As noted, Villarreal is not "similarly situated" to Thompson because she was subordinate to Thompson,
and a plaintiff is not "similarly situated" to another employee when the plaintiff is subordinate to that
employee. (59) We hold that Villarreal failed to establish that any of the Anglo employees she identified
were similarly situated. Accordingly, she failed to establish the fourth element of her discrimination claim,
that she was treated less favorably than similarly situated members of the opposing class. (60)

We also agree with the College that based on Finch's deposition testimony, it offered legitimate,
non-discriminatory reasons for its refusal to reclassify Villarreal's position as exempt, and Villarreal has
presented no evidence that the College's reasons are pretextual. We hold the trial court did not err in
granting the College's motion for summary judgment on no-evidence grounds with regard to Villarreal's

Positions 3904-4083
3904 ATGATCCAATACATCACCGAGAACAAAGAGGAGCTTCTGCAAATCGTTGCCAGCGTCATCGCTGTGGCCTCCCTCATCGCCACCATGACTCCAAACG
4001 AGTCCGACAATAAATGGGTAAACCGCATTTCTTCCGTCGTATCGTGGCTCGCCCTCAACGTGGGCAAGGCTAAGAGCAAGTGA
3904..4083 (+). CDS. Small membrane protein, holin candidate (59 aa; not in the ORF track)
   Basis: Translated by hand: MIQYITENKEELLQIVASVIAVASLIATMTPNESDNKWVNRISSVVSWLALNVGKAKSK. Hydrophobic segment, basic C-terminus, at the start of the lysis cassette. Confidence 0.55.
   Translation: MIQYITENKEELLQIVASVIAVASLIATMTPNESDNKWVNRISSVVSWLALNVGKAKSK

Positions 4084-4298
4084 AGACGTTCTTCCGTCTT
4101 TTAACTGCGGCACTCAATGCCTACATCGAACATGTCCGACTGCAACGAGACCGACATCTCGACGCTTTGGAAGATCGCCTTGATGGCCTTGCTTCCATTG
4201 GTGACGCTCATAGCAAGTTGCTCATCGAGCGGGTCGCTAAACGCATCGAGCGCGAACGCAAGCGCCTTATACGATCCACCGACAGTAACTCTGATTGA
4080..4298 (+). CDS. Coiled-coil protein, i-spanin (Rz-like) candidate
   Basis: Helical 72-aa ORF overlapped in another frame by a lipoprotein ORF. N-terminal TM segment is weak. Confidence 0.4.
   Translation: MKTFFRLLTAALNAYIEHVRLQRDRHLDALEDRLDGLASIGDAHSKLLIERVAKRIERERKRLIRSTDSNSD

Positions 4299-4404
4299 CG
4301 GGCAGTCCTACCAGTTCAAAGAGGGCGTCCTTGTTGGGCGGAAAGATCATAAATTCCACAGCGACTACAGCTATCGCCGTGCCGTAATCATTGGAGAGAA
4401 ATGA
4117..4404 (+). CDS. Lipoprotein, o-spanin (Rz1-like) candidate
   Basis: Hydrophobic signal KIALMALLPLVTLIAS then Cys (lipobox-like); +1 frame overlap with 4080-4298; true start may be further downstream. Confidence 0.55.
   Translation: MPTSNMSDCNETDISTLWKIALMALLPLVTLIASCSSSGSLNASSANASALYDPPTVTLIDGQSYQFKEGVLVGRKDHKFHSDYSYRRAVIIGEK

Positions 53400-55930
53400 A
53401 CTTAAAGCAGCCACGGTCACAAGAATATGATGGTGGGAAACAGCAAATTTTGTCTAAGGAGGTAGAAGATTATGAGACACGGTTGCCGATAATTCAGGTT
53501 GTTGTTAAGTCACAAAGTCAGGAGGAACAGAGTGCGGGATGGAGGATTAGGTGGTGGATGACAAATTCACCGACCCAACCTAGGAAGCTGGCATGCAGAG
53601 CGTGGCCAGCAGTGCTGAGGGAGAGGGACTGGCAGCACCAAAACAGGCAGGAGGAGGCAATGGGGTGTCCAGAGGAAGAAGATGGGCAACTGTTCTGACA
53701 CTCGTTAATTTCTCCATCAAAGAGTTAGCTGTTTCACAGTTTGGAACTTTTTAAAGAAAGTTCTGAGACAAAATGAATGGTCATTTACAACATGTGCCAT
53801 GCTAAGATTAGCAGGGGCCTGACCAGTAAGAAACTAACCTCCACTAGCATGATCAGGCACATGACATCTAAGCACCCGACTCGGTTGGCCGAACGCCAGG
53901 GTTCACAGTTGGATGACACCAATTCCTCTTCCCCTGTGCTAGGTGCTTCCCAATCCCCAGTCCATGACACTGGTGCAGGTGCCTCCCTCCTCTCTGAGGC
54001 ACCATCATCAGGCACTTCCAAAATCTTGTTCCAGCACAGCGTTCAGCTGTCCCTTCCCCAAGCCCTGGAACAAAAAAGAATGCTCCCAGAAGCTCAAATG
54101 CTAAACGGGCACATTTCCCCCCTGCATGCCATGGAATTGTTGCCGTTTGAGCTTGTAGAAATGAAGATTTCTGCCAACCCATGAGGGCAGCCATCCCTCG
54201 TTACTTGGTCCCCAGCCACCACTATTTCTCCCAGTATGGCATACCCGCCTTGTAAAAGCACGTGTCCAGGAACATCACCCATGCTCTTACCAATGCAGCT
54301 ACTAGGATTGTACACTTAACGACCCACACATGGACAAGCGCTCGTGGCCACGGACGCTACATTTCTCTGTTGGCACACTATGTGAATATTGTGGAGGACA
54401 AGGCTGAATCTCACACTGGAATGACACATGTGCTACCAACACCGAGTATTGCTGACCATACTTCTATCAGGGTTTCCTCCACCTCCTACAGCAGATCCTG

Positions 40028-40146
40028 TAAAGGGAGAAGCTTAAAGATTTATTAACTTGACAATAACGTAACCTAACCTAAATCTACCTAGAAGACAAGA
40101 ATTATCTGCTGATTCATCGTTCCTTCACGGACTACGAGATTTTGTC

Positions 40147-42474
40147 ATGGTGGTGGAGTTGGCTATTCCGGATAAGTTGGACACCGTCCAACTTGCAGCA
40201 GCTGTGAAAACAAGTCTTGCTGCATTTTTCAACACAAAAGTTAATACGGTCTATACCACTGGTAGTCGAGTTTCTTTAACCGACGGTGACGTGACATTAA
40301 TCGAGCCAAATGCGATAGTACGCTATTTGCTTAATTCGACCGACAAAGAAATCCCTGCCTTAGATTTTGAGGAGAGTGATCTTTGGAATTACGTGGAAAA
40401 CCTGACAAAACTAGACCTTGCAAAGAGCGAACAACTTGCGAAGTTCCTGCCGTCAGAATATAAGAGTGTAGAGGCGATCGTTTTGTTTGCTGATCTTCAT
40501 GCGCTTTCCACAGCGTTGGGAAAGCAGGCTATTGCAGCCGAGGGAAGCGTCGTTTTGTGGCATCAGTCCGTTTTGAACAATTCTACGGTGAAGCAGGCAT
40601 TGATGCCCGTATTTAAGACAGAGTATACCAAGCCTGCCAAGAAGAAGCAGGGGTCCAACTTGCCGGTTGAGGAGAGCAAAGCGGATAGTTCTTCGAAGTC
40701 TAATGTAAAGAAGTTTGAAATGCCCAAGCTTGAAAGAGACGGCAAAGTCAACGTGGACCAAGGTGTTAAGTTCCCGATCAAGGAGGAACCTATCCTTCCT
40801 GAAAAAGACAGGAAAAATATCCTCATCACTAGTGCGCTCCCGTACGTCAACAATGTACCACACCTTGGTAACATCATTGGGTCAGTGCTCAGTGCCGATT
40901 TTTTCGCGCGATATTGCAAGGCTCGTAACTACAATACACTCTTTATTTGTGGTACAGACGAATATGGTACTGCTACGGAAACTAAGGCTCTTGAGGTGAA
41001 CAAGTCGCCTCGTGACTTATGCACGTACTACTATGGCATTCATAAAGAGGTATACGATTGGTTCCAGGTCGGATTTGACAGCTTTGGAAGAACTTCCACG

discrimination claim. (61) We overrule Villarreal's first issue.

C. Adverse Employment Action

By her second issue, Villarreal contends that the trial court failed to apply the definition of an "adverse
employment action" established by the United States Supreme Court in Burlington. (62) We need not
decide this issue, however, because regardless of the definition of "adverse employment action" used by
the trial court, we have determined that summary judgment was properly granted (1) as to Villarreal's
retaliation claim because there was no evidence of a causal nexus between the denial of her
reclassification request and her exercise of protected activity, and (2) as to her discrimination claim
because there was no evidence that she was treated less favorably than similarly situated Anglo
employees.

IV. Conclusion

For the foregoing reasons, we affirm the trial court's judgment dismissing Villarreal's claims.
________________________

LINDA REYNA YAÑEZ,

Justice

Memorandum Opinion delivered and filed

this the 26th day of March, 2009.

1. See Tex. Lab. Code Ann. §§ 21.051, 21.055 (Vernon 2006).

2. See Fair Labor Standards Act (FLSA), 29 U.S.C. §§ 201-219 (2009). Prior to 2006, the College itself